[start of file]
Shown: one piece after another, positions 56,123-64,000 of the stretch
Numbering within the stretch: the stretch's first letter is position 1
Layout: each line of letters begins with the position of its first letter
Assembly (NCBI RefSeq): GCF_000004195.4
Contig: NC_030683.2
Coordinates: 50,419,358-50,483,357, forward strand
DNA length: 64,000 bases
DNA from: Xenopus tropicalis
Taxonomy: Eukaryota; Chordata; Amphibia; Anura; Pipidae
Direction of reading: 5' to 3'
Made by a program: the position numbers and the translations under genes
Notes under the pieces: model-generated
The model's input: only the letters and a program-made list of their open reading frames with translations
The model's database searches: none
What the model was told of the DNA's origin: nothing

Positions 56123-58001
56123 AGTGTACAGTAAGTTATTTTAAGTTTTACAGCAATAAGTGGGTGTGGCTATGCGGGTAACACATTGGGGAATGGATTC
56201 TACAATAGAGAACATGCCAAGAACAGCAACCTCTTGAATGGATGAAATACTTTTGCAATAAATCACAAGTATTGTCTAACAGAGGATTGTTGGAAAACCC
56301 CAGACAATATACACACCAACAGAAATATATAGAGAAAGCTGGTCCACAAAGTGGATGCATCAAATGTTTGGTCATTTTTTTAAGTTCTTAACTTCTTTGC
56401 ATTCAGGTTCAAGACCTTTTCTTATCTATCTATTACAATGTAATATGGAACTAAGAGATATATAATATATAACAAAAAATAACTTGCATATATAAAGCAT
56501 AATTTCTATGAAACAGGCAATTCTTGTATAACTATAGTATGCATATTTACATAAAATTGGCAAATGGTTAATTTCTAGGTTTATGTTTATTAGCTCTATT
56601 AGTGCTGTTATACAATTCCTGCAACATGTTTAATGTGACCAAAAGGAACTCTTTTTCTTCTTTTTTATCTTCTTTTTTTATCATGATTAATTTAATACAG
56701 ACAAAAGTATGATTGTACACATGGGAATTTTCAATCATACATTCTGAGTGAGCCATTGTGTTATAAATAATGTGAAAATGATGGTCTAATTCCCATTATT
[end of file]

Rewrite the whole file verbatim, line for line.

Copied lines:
Shown: one piece after another, positions 56,123-64,000 of the stretch
Numbering within the stretch: the stretch's first letter is position 1
Layout: each line of letters begins with the position of its first letter
Assembly (NCBI RefSeq): GCF_000004195.4
Contig: NC_030683.2
Coordinates: 50,419,358-50,483,357, forward strand
DNA length: 64,000 bases
DNA from: Xenopus tropicalis
Taxonomy: Eukaryota; Chordata; Amphibia; Anura; Pipidae
Direction of reading: 5' to 3'
Made by a program: the position numbers and the translations under genes
Notes under the pieces: model-generated
The model's input: only the letters and a program-made list of their open reading frames with translations
The model's database searches: none
What the model was told of the DNA's origin: nothing

Positions 56123-58001
56123 AGTGTACAGTAAGTTATTTTAAGTTTTACAGCAATAAGTGGGTGTGGCTATGCGGGTAACACATTGGGGAATGGATTC
56201 TACAATAGAGAACATGCCAAGAACAGCAACCTCTTGAATGGATGAAATACTTTTGCAATAAATCACAAGTATTGTCTAACAGAGGATTGTTGGAAAACCC
56301 CAGACAATATACACACCAACAGAAATATATAGAGAAAGCTGGTCCACAAAGTGGATGCATCAAATGTTTGGTCATTTTTTTAAGTTCTTAACTTCTTTGC
56401 ATTCAGGTTCAAGACCTTTTCTTATCTATCTATTACAATGTAATATGGAACTAAGAGATATATAATATATAACAAAAAATAACTTGCATATATAAAGCAT
56501 AATTTCTATGAAACAGGCAATTCTTGTATAACTATAGTATGCATATTTACATAAAATTGGCAAATGGTTAATTTCTAGGTTTATGTTTATTAGCTCTATT
56601 AGTGCTGTTATACAATTCCTGCAACATGTTTAATGTGACCAAAAGGAACTCTTTTTCTTCTTTTTTATCTTCTTTTTTTATCATGATTAATTTAATACAG
56701 ACAAAAGTATGATTGTACACATGGGAATTTTCAATCATACATTCTGAGTGAGCCATTGTGTTATAAATAATGTGAAAATGATGGTCTAATTCCCATTATT